FOR THE DISTRICT OF COLUMBIA
DEFENDANT MICROSOFT CORPORATION'S MEMORANDUM
Local Rule 105 provides the simple and straightforward response to plaintiffs' motion to have two lawyers from their side examine each of Microsoft's witnesses. That rule states that "[e]xcept by permission of the Court only one attorney on each side shall examine a witness, address the Court on a question arising in a trial, or address the Court or jury in final argument" (emphasis added). Plaintiffs do not dispute that Local Rule 105 is controlling. In fact, they cite the rule in their memorandum as authority for the proposition that "a federal district court enjoys great discretion to manage the trial." (See Pls.' Mem. at 6 & n.2).
Consistent with Local Rulel05, the Court ruled at the final pretrial conference on October 9, 1998 that only one lawyer on each side should examine a witness: "I agree. I think that it should be one lawyer per witness." (10/9/98 Tr. at 13.) Rather than identify a compelling reason to depart from the traditional "one-lawyer-one-witness" rule, plaintiffs devote the lion's share of their memorandum to advancing the unremarkable propositions that consolidation does not merge two cases into a single action and that cross-examination is a fundamental aspect of our judicial process. (See Pls.' Mem. at 3-8.) Both propositions are entirely beside the point. They are not grounds for the Court to revisit its ruling at the pretrial conference, nor do they justify a departure from the clear import of Local Rule 105.
Although plaintiffs pay lip service to the notion that their interests are not identical (see Pls.' Mem. at 8-9), they fail to identify a single respect in which their interests diverge in any meaningful manner. Plaintiffs do not claim that there is a potential conflict of interest between the Department of Justice and the States. Nor do they assert that counsel for plaintiffs have been unable to work together harmoniously. To the contrary, plaintiffs acknowledge that counsel "in both actions have cooperated and worked closely together." (Pls.' Mem. at 8.)
Plaintiffs also do not seriously contend that the claims asserted by the Department of Justice and the States differ in any substantive respect. Plaintiffs simply point out that "the pendent state law claims asserted by Plaintiff States may permit additional relief and that, "if they prevail, Plaintiff States, unlike the United States, are entitled to attorney's fees." (Pls.' Mem. at 9.) Plaintiffs fail to explain, however, why those two supposed differences necessitate "supplemental" cross-examination or require that "all Plaintiffs" be permitted "to adduce evidence they believe important to the development of their respective cases." (Pls.' Mem. at 9.) There may be "differences between the parties" (Pls.' Mem. at 9), but none that requires separate cross-examination in contravention of Local Rule 105.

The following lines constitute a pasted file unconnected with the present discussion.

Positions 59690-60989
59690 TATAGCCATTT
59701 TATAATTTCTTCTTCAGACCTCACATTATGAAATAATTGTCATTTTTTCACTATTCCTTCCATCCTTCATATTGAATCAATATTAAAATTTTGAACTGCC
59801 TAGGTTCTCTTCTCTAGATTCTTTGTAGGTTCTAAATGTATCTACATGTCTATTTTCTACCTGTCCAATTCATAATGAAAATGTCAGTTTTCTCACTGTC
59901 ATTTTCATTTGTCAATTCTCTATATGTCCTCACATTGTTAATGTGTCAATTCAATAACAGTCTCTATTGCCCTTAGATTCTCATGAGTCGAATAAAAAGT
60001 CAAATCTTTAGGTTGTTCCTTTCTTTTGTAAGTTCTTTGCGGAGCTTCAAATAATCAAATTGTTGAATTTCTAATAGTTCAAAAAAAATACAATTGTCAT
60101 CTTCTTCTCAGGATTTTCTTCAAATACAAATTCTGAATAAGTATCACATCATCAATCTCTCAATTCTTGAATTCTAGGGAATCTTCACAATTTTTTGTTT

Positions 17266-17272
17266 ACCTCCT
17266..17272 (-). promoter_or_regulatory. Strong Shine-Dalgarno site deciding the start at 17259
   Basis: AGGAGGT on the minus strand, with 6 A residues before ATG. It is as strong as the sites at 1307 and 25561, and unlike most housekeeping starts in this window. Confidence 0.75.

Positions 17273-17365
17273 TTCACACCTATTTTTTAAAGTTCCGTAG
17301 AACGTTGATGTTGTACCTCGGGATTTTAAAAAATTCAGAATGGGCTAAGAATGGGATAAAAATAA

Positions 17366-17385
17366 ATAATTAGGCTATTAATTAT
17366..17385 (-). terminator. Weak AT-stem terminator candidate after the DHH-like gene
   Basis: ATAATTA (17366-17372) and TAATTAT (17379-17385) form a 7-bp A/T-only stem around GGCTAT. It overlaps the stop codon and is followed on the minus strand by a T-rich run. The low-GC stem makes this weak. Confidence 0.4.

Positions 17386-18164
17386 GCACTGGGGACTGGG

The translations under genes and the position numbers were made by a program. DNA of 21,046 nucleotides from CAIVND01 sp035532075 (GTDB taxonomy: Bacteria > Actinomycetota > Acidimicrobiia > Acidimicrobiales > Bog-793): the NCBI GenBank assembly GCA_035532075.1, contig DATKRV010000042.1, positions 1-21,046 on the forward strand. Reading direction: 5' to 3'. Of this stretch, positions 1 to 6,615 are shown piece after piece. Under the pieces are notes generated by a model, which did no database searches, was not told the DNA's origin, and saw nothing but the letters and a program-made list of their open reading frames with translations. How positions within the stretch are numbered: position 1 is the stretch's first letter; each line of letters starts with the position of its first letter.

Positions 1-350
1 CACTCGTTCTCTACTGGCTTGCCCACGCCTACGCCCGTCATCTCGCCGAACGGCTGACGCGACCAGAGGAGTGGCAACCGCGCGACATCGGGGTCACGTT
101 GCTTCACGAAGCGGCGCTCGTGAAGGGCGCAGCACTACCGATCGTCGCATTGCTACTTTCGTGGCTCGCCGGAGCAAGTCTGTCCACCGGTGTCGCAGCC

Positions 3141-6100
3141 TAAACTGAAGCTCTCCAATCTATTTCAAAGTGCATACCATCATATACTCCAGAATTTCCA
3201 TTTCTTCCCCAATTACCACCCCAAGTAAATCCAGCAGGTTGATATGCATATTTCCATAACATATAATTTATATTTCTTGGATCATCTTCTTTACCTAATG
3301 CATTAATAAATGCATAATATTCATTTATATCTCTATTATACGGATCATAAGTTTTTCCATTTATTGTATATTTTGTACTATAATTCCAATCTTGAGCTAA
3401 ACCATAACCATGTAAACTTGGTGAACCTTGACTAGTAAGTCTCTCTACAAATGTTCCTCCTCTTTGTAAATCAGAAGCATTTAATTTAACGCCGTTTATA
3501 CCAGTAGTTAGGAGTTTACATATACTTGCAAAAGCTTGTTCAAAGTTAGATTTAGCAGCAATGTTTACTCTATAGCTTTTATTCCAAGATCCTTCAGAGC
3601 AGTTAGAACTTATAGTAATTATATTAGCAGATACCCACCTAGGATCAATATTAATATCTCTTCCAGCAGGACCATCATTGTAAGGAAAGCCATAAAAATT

Plaintiffs also note that Microsoft has asserted counterclaims against the States. (Pls.'s Mem. at 8.) Plaintiffs do not contend, however, that those counterclaims raise any issues different from those raised by plaintiffs' complaints. Indeed, the States took the exact opposite position in their answer to Microsoft's counterclaims, asserting the following defense: "The Counterclaim is not appropriately before this Court because any issue raised therein is implicated by the Sixth and Seventh Affirmative Defenses which Microsoft has already asserted in this action." (Counterclaim-Defendant States' Answer to Microsoft Corporation's Counterclaim at 6.) While Microsoft obviously disagrees with that legal assertion, the States are estopped from taking a contrary position now.
Finally, the history of this litigation belies plaintiffs' assertion that their interests differ in any meaningful respect. The States amended their original complaint on July 17, 1998 to eliminate their purported claim regarding Microsoft Office, which the Department of Justice had not alleged. The Court then granted Microsoft summary judgment on the States' monopoly leveraging claim, thus eliminating the only other claim alleged by the States but not by the Department of Justice. In addition, lawyers from the Department of Justice have taken the lead in nearly every deposition taken in this action. In fact, representatives of the States did not ask a single question in 46 depositions, and they did not even attend an additional 25 depositions. For plaintiffs now to claim that "supplemental" cross-examination is necessary to "protect all parties' rights" and "develop a fair and accurate trial record" is disingenuous to say the least. (Pls.' Mem. at 10.)
For the foregoing reasons, the Court should deny plaintiffs' joint motion to permit "supplemental" cross-examination.
CERTIFICATE OF SERVICE
I hereby certify that on this 3rd day of December, 1998, I caused a true and correct copy of the foregoing Defendant Microsoft Corporation's Memorandum in Opposition to Plaintiffs' Joint Motion to Permit Limited Supplemental Cross-Examination to be served by facsimile and hand upon:
Phillip R. Malone, Esq.
Stephen D. Houck, Esq.
And by facsimile and overnight carrier upon:
Christine Rosso, Esq.
CERTIFICATE OF SERVICE
I hereby certify that on this 16th day of June, 2000, I served a copy of the foregoing Plaintiffs' Joint Reply On Their Motions For Summary Dismissal Of Microsoft's Motion For Leave To File A Motion For Stay Pending Appeal On The Ground That It Is Premature, Or To Defer Consideration Pending A Determination As To Jurisdiction, by Federal Express next-day delivery upon the following:
John Warden, Esquire (additionally served by facsimile)